The BOC Blast 183 – Container volume growth absorbed by existing fleet

Container volume growth absorbed by existing fleet

Greg Knowler, Senior Asia Editor, ICL | Feb 16, 2017 2:56AM EST

 

Greater utilization on existing vessels appears to have absorbed the 4 percent growth in global container volumes during the fourth quarter of 2016, with the rising box numbers not translating into increased demand for container ships, according to Alphaliner.

The analyst said that even though the last quarter container growth rate was the highest quarterly growth recorded since 2014, the global demand for container ships had fallen in tandem with the fall in supply growth.

The idle fleet reached a peak of 1.59 million twenty-foot-equivalent units in October last year, but average demand in the fourth quarter of 2016 dropped to 0.6 percent compared with supply growth of 2.2 percent. Alphaliner said as carriers continued to remove capacity during the year, the supply of vessels dropped quarter by quarter from a growth of 7.9 percent in the first three months of last year to the 2.2 percent growth in the last three months.

However, much of the fourth quarter demand can be traced to the collapse of Hanjin Shipping, South Korea’s biggest carrier that went into receivership on Sept. 1, 2016 after losing the support of its banks. Hanjin Shipping will be officially declared bankrupt by a Seoul court on Feb. 17, closing the book on the largest ever container line failure.

Alphaliner said the removal of Hanjin’s capacity of 617,000 TEUs at the beginning of September was mostly not replaced, which helped boost liftings of the incumbent carriers. The analyst said in addition to that, part of the reason for the higher demand in the fourth quarter could be attributed to the one-time effect of clearing the cargo stranded on Hanjin ships and bookings that were re-directed to other carriers during that period.

This “Hanjin bounce” was driven by shocked shippers fleeing to so-called “safe haven” carriers that were believed to be more financially secure, such as Orient Overseas Container Line and Maersk Line. Although OOCL has not yet announced its full annual results, the Hong Kong-based carrier’s operational update for 2016 showed that trans-Pacific volume in the fourth quarter increased by 30.6 percent to 439,620 TEUs, and Asia-Europe volumes grew 28 percent to 264,410 TEUs.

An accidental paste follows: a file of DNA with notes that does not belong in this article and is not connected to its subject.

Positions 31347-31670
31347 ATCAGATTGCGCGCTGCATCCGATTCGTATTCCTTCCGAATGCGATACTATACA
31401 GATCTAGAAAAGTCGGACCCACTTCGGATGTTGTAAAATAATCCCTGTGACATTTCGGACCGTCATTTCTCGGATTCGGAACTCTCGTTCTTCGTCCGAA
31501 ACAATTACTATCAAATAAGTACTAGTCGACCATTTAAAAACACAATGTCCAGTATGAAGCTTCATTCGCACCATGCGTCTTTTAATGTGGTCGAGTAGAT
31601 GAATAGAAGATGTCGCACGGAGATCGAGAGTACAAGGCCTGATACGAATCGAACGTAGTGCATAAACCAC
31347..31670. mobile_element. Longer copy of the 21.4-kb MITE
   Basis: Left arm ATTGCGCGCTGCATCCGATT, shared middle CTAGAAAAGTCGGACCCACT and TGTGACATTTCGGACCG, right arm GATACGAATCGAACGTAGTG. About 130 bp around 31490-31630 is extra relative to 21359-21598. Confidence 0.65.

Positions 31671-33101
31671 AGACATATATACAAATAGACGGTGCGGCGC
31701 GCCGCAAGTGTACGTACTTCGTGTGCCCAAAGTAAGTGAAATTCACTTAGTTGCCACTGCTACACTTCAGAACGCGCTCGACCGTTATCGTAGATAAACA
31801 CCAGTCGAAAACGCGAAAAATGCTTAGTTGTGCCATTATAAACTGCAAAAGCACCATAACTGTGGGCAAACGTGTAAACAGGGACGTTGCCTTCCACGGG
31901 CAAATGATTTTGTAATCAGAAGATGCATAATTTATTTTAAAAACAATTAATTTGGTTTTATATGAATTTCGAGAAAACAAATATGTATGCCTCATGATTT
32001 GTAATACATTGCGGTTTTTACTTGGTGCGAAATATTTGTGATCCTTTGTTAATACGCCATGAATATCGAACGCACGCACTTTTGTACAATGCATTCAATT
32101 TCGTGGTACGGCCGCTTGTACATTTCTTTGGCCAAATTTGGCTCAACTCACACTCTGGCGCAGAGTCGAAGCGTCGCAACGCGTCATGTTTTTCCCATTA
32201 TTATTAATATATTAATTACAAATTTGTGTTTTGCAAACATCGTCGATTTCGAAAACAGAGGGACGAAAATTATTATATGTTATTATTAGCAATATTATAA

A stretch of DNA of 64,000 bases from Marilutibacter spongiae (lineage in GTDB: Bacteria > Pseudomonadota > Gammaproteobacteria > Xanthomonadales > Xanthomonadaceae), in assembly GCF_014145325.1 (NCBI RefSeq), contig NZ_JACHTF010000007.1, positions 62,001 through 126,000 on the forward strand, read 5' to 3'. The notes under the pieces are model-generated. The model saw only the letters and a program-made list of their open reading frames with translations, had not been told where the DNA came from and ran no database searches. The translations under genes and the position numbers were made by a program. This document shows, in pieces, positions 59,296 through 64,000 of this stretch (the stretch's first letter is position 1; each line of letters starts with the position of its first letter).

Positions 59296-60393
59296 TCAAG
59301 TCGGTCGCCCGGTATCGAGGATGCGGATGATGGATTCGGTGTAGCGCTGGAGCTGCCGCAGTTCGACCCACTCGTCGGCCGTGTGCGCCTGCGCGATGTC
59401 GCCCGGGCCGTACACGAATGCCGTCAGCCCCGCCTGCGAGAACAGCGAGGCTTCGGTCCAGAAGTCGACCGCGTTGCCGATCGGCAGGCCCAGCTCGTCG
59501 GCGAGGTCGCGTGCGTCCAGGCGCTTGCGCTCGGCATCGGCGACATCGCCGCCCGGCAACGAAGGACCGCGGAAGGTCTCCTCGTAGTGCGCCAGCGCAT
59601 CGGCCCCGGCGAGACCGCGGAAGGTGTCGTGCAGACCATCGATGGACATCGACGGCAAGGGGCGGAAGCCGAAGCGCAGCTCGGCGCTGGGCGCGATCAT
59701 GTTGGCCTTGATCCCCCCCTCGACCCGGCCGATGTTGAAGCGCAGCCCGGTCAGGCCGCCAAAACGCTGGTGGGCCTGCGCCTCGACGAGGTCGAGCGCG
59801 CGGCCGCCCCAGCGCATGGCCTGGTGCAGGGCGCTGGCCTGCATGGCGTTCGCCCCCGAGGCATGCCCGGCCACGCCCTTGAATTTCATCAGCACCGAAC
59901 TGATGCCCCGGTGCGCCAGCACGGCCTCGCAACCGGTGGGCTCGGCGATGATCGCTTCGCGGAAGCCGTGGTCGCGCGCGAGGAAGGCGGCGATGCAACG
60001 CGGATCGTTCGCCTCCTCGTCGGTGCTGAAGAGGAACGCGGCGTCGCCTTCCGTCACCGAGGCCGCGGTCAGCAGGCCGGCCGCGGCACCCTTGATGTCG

Maersk Line’s east-west volumes in the fourth quarter were up 12 percent, with headhaul ship utilization at 92 percent and round-trip utilization at 70 percent for the last three months.

The World Trade Organization’s latest World Trade Outlook Indicator suggests global trade growth will continue to build moderately in the first quarter of 2017 after having strengthened in the final quarter of last year. Trade-related indicators including air freight, automobile sales, export orders, and container shipping all registered solid gains in recent months, and the WTO said this could be a sign of faster growth in merchandise trade volumes in the first few months of the year.

An improvement in the supply-demand balance has led to optimistic statements from carrier executives. Mediterranean Shipping Co. CEO Diego Aponte told JOC.com that the container shipping industry was “on the right track,” and that the unprecedented consolidation during 2016, and the Hanjin collapse, would create more rational behavior from carriers. He said that although there was a severe overcapacity problem, the industry was on a path to emerge from it.

Maersk Group CEO Soren Skou said he believed the industry had reached an inflection point and is expecting a major turnaround in the carrier’s profitability this year. He said rising container rates would see the liner division recording an improvement in excess of $1 billion in underlying profit compared with a 2016 loss of $376 million.

But Alphaliner said Maersk’s optimistic assessment contrasted with tentative forecasts by other industry players. The analyst pointed out that Hutchison Port Holdings Trust had cautioned that container volume growth in 2017 remained uncertain owing to the “policy stance of the new US administration” and the “continued weak consumer sentiment and high unemployment rate” in Europe that could hinder the pickup of the European trade.

“Much of the hope for improved carrier earnings this year now rests on a reduction of global container ship capacity, with record high scrapping and delays in the delivery of new ships helping to bring down supply growth,” Alphaliner said.

Carriers tightly managed their capacity in the fourth quarter of 2016 and Pierre Danet, chief financial officer for Maersk Line, said this would continue in 2017. As part of that management, the carrier will delay the delivery of nine 14,000-TEU vessels. The vessels will be delivered with delays between one month and one year, and the last vessel will be delivered at the end of 2018, a year late.

Deep capacity cuts have also been made by carriers to better match supply with demand, and SeaIntel Maritime Analysis CEO and partner Alan Murphy described the blanked sailings as being at their highest level in four years.